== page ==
Here's my favorite Woody Allen moment, from “Sleeper.” It applies to car companies, too. To misquote car marketing consultant Jim Sanfilippo, we've entered a new era of "Can your car company do this?" The "this" in this case, being SpaceX docking with the International Space Station. SpaceX is Elon Musk's firm. Musk owns Tesla. So, by consumer-preception extension, Tesla makes rockets that roll and rockets that rocket. And Tesla may well be first out of the gate with a bona fide autonomous car.
Sanfilippo and I were talking about “futuristic” as a perceptual virtue. It's no joke. Honda has devoted big marketing dollars to talk about itself as a technology company, one that makes way more than just cars. They don’t make a spaceship, but they do make Honda Jet and, of course, Asimo.
How about the rival across Western Avenue? Toyota has its own robot, but no jet. But how about a flying car? Let's have some fun with that. I mean, how cool is a flying car? Who doesn’t want to be able to do this? If someone asked me if I’d rather have a flying car or world peace, I'd have to go to confession the next day.
Toyota reportedly has filed a patent application for “an aerocar including a stackable wing and methods for morphing the stackable wing.” Maybe it will be more like this than this? Hopefully not this, speaking of “Sleeper.” Or this, Chevrolet’s skydiving Spark. Which probably inspired that cars-exiting-plane scene from the Fast and Furious flick.
But seriously, folks. Traditional automakers are facing an insurgency. Google and Apple aren't playing tablet games. Google just hired on former Hyundai chief Jon Krafcik to oversee their autonomous car program. Apple's most recent car-guy hire was Jamie Carlson, a former Tesla engineer. The automaker also reportedly hired Chrysler Fiat quality-control executive Doug Betts.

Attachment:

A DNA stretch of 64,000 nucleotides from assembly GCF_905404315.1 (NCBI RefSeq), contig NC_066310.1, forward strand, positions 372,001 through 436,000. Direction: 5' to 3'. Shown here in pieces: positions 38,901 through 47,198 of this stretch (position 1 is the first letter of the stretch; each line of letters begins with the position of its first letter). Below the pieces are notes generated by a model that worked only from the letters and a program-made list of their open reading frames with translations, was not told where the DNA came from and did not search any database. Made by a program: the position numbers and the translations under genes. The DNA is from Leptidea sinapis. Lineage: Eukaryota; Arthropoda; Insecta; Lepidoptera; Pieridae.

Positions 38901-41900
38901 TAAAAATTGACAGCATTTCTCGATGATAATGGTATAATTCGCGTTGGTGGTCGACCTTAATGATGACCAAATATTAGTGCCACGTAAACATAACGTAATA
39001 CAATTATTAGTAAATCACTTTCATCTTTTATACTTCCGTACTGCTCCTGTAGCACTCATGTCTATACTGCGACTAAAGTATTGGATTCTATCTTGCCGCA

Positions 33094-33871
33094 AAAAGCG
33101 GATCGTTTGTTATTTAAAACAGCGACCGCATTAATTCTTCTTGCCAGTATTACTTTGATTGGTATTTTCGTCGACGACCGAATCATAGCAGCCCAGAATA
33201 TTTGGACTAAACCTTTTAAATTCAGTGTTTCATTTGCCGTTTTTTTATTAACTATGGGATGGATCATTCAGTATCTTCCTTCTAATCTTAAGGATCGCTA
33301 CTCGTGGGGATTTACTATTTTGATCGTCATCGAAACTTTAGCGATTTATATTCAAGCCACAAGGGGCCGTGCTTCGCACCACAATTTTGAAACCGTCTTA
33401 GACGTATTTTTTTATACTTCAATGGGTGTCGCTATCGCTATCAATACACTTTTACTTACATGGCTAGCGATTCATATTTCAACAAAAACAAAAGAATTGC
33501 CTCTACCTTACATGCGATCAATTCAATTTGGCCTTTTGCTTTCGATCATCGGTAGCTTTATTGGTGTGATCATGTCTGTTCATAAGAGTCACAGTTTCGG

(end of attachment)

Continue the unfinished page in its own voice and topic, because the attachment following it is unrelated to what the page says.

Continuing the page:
That's some serious trouble as Google plans to roll them out in, like, five years. The issue for car companies is that Google, Apple, Tesla, are already ensconced in our minds as technology companies, with everything that goes along with that imprimatur. I would argue that Tesla is the only car company that compete with that identity.
Still, when Sanfilippo gave me his take on Tesla's benefiting from SpaceX, I couldn't help but think, “Whatever. Who cares. Rocket schmocket. If the cars were garbage, they could launch a rocket to mars staffed with actual Rockettes and it wouldn't change my idea of the company's cars.”
But if one started with the idea that Tesla's cars were pretty much like everyone else's, there is still a lot of brand equity — for lack of a better word — in being futuristic. And it's hard to top real, actual, space flight, with a long view toward Mars. It's hard to fake that. Like when an automaker's efforts to be futuristic have pretty much had as big an effect on the competition as does the average punch from Floyd Mayweather, because the company was trying to look space-age in the midst of an extended plummet. Like Evel Knievel trying to jump the Snake River in a rocket, but only making it half way.
There was, for example, GM's 2002 hydrogen fuel-cell drive-by wire platform called Hy-Wire, (whose predecessor was called, ironically enough, Autonomy.) I thought it was pretty cool for a concept, but the problem was that concepts only make sense when they are actually, you know, within reason, or a design that presages where the company is actually going. It was GM's program for the future and the company said it could be produced by 2010. No. The other examples should be obvious, starting with John DeLorean's cocaine-fueled back-to-the-future gambit.
I’m sure there are dozens of others. And to be fair, even SpaceX has its fails. And Musk isn’t beyond wacky suggestions, like nuking Mars’ polar caps to green up the red planet. And getting people there? That will take a lot of flying cars.